According to the Centers for Disease Control and Prevention, more than 16 million people in the U.S. suffer with cognitive impairment, a condition that causes difficulty with “remembering, learning new things, concentrating, or making decisions that affect their everyday life.” The risk of cognitive impairment increases as we age, but the good news is that a healthy lifestyle can help delay or prevent cognitive decline. Here are five things you can do to help improve your ability to remember:
Boosting your memory could be as easy as stepping up your exercise. A University of British Columbia study conducted on older women with mild cognitive impairment found that aerobic exercise increased the size of the hippocampus, the area of the brain associated with memory. Another study involving older Italian adults found that walking or other moderate exercise reduced the risk of vascular dementia (which affects reasoning, judgment, planning, and memory) by approximately one-fourth, in contrast to their sedentary counterparts. How? Exercise increases blood flow to the brain, which is significantly impaired in vascular dementia.
2. Get adequate sleep.
Intuitively, we know that our brains function better when we get a good night’s rest, and scientific studies on both adults and children confirm this. Two groups of adolescents were tested for declarative memory (recall of facts): One group had a full night’s sleep, and the other group had not slept the night before the test. The group that slept all night scored approximately 20 percent higher on declarative memory tests than the sleep-deprived group. Studies have also shown that lack of sleep impairs adults’ ability to focus and to consolidate memories (make them stick). In a study conducted by Israeli scientists, children’s performance on various memory and attention tests was negatively impacted by as little as an hour less sleep than their peers.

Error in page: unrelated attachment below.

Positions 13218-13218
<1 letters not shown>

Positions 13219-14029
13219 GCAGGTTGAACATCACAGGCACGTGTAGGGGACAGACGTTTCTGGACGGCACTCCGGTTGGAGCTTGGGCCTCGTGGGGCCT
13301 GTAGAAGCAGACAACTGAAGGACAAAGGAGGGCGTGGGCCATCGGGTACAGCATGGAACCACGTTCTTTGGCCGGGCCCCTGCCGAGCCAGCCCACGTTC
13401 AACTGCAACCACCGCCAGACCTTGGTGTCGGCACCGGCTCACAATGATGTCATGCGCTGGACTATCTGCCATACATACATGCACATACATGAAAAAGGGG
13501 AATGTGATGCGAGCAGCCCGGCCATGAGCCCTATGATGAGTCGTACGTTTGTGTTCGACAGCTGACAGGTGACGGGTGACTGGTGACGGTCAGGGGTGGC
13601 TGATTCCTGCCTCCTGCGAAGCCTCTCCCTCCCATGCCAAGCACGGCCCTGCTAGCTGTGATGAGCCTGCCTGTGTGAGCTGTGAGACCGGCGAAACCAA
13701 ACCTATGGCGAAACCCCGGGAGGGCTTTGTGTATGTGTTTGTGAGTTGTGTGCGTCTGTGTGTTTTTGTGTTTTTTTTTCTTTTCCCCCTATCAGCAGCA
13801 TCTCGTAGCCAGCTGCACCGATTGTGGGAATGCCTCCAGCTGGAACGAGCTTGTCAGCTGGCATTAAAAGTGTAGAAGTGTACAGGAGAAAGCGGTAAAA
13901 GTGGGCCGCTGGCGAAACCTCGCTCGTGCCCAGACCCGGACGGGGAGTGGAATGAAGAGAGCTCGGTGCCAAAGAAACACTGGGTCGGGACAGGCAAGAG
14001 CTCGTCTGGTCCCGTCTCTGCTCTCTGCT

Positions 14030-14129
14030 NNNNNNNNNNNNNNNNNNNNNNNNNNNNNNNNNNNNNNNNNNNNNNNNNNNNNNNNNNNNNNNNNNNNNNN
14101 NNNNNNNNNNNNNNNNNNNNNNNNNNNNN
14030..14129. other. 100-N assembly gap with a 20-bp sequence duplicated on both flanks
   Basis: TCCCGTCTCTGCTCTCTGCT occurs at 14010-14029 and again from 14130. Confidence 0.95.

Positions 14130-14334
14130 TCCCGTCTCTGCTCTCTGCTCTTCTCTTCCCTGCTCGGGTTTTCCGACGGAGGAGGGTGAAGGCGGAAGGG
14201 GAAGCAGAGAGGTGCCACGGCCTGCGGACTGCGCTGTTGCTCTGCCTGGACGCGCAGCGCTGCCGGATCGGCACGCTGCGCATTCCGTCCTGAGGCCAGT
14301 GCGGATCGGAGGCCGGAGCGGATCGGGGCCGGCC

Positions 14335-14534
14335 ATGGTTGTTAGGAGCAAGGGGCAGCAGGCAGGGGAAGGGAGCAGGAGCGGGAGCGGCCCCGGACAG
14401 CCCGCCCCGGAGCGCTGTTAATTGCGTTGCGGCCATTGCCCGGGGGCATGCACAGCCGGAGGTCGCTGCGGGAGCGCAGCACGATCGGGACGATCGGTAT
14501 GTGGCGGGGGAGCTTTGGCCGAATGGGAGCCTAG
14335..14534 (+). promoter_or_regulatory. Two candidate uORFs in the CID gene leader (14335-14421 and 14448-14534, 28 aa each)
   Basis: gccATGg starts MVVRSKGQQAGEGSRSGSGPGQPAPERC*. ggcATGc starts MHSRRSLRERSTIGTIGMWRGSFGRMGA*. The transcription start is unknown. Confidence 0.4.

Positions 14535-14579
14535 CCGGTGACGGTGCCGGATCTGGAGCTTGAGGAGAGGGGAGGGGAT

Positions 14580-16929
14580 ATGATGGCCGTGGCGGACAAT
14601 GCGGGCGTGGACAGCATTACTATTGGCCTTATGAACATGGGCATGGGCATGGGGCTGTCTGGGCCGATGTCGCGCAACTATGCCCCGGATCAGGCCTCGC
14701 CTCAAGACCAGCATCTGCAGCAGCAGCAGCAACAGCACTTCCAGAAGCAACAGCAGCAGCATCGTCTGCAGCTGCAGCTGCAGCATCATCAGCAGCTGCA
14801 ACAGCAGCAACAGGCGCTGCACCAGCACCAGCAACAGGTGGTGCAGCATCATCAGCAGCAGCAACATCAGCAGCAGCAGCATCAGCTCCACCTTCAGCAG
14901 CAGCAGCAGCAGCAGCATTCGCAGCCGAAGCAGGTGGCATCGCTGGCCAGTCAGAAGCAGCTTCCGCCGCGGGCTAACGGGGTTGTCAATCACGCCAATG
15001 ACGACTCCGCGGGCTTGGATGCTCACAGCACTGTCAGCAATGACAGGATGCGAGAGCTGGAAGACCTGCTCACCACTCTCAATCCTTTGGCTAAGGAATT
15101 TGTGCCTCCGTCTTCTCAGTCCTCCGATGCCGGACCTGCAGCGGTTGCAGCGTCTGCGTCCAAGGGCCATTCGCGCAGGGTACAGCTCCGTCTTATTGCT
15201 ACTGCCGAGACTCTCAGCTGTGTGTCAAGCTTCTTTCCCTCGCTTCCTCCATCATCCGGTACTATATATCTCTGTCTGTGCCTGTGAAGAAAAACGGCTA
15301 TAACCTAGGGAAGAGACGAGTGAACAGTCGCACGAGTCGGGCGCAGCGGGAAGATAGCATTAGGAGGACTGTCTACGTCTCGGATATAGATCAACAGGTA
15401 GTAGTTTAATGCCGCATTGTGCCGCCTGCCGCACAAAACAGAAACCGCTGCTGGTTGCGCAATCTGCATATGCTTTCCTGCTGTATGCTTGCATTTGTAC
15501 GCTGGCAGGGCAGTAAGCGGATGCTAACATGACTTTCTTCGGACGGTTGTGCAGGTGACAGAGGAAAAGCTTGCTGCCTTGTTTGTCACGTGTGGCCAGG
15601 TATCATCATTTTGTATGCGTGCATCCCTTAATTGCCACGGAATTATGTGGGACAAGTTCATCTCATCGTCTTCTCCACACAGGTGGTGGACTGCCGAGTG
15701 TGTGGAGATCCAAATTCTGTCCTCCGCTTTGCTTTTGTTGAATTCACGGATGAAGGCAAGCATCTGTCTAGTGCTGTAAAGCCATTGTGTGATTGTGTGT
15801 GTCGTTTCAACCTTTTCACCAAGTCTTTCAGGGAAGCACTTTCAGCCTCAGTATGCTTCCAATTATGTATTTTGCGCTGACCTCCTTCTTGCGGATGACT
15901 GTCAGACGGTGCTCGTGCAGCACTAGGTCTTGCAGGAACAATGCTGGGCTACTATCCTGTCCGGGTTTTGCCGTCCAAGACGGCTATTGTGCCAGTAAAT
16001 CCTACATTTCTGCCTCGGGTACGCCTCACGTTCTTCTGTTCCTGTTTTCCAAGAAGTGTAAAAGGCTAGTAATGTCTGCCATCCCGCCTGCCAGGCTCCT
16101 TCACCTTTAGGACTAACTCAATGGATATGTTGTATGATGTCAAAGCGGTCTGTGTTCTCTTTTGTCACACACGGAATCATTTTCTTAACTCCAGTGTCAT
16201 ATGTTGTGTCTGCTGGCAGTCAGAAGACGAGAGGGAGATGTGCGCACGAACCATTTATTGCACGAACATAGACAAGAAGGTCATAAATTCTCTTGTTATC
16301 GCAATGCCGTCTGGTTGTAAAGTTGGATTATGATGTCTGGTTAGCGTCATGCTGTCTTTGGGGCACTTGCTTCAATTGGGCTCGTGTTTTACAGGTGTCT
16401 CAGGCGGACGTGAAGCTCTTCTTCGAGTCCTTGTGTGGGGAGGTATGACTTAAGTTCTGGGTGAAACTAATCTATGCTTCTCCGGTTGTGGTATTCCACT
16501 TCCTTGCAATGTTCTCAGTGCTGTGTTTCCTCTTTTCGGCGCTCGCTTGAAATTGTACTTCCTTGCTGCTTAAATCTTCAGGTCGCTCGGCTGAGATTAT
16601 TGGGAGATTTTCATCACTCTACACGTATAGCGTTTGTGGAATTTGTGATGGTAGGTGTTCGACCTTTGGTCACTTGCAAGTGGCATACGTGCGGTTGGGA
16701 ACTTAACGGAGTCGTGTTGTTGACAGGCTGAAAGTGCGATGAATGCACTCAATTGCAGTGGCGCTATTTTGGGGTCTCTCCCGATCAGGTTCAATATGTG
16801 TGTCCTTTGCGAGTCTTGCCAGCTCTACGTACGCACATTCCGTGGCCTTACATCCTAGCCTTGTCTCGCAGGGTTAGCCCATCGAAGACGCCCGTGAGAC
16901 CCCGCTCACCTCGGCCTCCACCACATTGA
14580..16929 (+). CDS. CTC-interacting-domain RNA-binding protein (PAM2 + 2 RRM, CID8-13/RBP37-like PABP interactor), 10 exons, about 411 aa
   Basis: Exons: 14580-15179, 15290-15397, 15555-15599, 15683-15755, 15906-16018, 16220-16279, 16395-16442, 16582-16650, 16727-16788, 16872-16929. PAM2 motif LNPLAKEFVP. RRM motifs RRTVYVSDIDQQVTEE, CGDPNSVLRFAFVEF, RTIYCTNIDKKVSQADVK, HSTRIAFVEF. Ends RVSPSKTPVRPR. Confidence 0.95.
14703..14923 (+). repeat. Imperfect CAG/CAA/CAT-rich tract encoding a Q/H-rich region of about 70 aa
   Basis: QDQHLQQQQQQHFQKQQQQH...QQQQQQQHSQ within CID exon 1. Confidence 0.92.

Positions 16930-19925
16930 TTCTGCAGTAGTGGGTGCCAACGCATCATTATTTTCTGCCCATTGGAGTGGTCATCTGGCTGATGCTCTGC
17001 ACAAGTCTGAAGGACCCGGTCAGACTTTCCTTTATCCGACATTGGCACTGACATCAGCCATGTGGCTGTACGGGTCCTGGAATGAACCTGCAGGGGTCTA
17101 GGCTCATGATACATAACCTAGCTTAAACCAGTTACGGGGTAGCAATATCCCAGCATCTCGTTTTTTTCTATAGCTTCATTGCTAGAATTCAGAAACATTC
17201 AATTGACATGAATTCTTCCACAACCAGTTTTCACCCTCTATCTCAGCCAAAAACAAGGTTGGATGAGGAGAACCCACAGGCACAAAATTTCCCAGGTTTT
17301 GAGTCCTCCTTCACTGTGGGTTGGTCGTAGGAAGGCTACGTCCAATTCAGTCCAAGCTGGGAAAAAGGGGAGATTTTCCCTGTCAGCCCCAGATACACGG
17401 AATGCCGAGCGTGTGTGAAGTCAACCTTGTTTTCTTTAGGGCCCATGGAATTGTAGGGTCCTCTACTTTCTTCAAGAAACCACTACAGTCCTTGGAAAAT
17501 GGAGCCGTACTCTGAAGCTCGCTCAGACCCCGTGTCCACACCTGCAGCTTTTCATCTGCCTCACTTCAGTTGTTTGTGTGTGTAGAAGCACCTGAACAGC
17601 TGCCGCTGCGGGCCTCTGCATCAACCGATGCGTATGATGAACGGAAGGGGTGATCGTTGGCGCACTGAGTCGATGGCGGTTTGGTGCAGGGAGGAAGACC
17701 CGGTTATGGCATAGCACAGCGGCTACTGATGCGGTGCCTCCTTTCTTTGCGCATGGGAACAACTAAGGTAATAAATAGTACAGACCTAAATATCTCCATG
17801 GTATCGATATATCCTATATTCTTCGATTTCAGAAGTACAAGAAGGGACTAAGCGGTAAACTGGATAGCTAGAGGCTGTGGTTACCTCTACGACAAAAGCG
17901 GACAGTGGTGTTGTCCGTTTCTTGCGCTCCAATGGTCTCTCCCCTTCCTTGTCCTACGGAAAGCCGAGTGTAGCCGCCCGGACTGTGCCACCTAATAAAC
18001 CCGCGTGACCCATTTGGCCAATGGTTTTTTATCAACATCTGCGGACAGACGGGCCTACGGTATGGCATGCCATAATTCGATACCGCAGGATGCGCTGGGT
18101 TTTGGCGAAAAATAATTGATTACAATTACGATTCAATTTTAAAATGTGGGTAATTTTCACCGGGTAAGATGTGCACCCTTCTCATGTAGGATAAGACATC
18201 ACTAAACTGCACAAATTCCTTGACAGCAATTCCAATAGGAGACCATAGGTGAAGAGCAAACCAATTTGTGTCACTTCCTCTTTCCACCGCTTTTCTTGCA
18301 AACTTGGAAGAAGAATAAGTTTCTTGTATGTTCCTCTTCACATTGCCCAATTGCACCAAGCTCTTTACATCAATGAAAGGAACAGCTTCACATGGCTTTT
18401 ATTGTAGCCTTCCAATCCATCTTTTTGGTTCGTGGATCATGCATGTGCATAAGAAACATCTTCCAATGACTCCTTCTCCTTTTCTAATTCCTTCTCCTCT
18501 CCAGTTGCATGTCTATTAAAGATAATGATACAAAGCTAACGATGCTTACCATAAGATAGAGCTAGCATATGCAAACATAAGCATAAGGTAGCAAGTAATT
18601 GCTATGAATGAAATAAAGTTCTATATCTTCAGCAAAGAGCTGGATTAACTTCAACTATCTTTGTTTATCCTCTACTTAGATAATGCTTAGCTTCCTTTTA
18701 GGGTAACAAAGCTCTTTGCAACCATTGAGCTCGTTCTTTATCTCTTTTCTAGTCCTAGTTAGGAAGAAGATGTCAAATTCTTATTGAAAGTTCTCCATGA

3. Drink more water.
Healthy adults scored lower on tests of memory and attention when they were dehydrated, according to a study published in the American Journal of Clinical Nutrition. Another study by the same researchers found that school children who were given water to drink in the afternoon performed better on memory and other classroom tasks.
4. Reduce stress.
People who are constantly under stress develop elevated cortisol levels—and high cortisol levels impair memory. Researchers at the University of Iowa found that elevated cortisol levels lead to the gradual loss of synapses in the prefrontal cortex, the area of the brain that controls short-term memory. So, if you want to improve and maintain your short-term memory, take some steps to control the stress in your life.
5. Eat a healthy diet.
Numerous studies confirm that children and adults who eat breakfast perform better on tests of learning and memory. But the type of food you eat can also have a powerful impact on your memory. For example, researchers at Harvard University found that women who ate at least one serving of blueberries and two servings of strawberries weekly had slower rates of cognitive decline than those who didn’t. And a study published in the journal Neurology analyzed the diets of 28,000 adults and found that people with the healthiest diets (those containing higher amounts of fruits, vegetables, and whole grains) were less likely to experience cognitive decline. Those consuming the worst diets (with high amounts of red meats and processed foods) were more likely to experience cognitive decline.
The amazing thing is that what’s good for the brain is also good for the body. Exercising, getting adequate rest, staying hydrated, managing stress, and eating a healthy diet will not only boost your memory, but also your total health and well-being.